Death Sentences for Soccery and Denying Vani

Three women have been killed recently under Islamic law . Two in Pakistan and one in Saudi Arabia.

In  Saudi Arabia, the Interior Ministry States “Amina Bint Abdulhalim Nassar was executed in the northern province of Jawf for ‘practising witchcraft and sorcery”. Other news reports say she was beheaded, not that the form of the death penalty matters.There is no information on what form of sorcery she was accused of practising.

From Pakistan come the story of a women who was killed by her son for denying that her daughter be handed over as ‘vani’. Vani is the practice of arranging child marriages as a means of settling a dispute between two families.

Khursheed Bibi had refused to abide by a vani settlement requiring her 12-year-old daughter to be married to a man from the family of a woman Babar had married without her family’s consent.

Complaint Riaz Bhatti, brother of the deceased, told The Express Tribune that the suspects had arranged the child’s ‘marriage’ with Mehdi Hasan, Babar’s brother-in-law, three months ago. The marriage was arranged to settle a dispute between Babar and his second wife’s family.

The complainant said his brother-in-law (child’s father) had filed a kidnapping case against Hasan after the child was forcibly married and sent with him. He said he had moved court for her recovery over police’s failure to take action against the suspect. He said a court bailiff had then recovered the child from Hasan’s custody from Chiniot some two and a half months ago and sent her to live with her parents.

The complainant said his nephew (Babar) and the former nazim had earlier planned to marry the child to a son of one Saifullah, who is also nominated in the case. He said the marriage could not take place as his sister had sent the girl to a relative’s house. “Babar brought her back and arranged her marriage with his wife’s brother,” he said. Babar’s second wife, who is also nominated in the FIR, has been arrested by the police. SHO Rana Sajjad said Ansar Abbas Bhatti, the former tehsil nazim who allegedly declared Babar’s 12-year-old sister vani, was abroad and could, therefore, not be arrested at the moment. He said raids were underway to arrest others.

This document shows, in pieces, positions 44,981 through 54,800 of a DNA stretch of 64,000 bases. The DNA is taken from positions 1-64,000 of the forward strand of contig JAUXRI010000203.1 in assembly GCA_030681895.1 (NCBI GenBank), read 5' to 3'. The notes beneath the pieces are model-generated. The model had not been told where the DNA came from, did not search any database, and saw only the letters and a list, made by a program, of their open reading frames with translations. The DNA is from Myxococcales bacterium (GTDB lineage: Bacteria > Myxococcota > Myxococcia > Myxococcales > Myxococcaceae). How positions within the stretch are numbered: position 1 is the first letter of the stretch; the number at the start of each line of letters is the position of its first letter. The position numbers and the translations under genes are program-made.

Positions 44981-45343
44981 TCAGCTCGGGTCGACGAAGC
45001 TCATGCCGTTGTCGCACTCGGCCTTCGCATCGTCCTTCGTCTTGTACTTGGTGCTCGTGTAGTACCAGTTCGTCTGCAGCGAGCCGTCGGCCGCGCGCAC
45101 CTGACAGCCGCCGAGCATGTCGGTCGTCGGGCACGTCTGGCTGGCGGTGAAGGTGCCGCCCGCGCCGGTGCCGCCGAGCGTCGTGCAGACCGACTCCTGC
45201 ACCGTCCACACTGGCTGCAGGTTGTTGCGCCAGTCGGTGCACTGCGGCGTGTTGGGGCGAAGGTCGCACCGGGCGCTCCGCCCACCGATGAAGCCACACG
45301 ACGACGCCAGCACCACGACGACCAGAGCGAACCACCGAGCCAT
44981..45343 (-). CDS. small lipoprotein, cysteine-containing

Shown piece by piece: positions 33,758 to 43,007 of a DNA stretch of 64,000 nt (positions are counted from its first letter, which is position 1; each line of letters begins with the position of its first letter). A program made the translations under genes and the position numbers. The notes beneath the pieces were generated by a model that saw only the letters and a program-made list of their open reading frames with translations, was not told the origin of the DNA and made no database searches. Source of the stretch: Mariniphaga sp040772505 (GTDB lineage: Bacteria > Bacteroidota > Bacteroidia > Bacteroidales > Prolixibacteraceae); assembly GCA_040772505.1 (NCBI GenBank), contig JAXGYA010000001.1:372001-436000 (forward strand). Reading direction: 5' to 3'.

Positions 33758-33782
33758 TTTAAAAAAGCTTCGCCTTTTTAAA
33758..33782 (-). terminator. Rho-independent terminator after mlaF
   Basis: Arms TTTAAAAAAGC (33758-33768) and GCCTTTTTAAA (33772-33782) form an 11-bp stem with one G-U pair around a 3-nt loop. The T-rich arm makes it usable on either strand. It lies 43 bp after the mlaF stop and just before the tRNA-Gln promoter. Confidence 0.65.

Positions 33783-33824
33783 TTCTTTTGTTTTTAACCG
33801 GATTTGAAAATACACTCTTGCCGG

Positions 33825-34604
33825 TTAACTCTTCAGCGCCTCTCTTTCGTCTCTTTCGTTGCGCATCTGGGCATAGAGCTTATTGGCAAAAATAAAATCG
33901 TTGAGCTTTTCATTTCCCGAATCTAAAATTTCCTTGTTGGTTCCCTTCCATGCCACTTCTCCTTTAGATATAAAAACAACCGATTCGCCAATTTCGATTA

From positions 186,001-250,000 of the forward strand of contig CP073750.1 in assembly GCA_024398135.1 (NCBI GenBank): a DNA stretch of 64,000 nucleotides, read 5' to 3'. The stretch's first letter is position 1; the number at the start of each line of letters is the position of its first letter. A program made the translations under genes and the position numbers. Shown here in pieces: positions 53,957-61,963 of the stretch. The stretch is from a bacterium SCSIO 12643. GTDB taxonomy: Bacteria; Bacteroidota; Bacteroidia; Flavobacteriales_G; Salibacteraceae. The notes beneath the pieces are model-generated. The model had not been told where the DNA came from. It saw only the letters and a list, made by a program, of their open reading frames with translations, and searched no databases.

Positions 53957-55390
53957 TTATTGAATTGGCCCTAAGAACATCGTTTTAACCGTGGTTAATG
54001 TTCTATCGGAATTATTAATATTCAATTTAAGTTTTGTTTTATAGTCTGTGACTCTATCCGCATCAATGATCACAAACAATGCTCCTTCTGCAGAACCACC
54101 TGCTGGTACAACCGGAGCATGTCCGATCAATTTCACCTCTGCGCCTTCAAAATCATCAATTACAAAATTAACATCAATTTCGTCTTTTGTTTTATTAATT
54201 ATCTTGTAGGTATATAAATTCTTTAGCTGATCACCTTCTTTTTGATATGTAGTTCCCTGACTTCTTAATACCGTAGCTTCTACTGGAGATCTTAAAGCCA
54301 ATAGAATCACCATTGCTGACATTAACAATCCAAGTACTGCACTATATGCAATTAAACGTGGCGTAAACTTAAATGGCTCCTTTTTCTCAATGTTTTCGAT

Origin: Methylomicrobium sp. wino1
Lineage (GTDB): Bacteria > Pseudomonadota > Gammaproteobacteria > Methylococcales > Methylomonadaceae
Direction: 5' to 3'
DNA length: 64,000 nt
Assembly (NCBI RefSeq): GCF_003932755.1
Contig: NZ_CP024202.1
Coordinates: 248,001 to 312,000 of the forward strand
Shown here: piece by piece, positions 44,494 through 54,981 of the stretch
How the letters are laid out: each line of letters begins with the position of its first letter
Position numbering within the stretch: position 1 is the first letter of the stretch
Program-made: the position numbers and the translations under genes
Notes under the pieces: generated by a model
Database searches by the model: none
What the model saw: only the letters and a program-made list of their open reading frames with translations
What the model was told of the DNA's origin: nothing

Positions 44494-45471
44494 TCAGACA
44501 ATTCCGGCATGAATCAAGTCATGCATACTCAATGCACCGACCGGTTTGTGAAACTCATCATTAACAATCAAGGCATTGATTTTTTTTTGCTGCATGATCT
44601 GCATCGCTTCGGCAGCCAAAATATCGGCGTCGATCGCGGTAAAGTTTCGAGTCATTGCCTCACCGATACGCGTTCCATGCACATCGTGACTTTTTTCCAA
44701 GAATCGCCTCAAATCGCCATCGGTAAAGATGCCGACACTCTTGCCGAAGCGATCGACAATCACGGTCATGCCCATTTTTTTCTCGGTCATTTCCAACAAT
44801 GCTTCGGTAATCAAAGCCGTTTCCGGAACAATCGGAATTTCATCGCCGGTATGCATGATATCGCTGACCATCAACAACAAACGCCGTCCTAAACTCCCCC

In the same news article is another case.

In another incident in Gujranwala, a girl was killed allegedly by her brother because she had refused to marry a man he had selected for her.

It seems that almost every day there are stories of people, and especially women who are being killed in the name of religion, and especially the Islamic religion.  I understand that we have no control over how the law is enforced in other countries, or how religion is practiced. However, we also must do what we can to criticize inhuman practices where ever they offer. Many people would criticize me for focusing on religion as a source of harm, and it is true that there is much worldwide suffering that is not directly related to religion.

However, religious leaders are the ones who attempt to push their beliefs on others.
In addition, the leaders and spokespeople of the major religions attempt to spread their religious beliefs and practices around the world, thus, in my mind magnifying the problems.

Despite the Pope’s recent claims that the persecution of Christians is the greatest human rights issue of our generation, it strikes me that the struggle for equal rights for  women and gays is a somewhat larger issue. But then religions are on the other side of that issue than I am.





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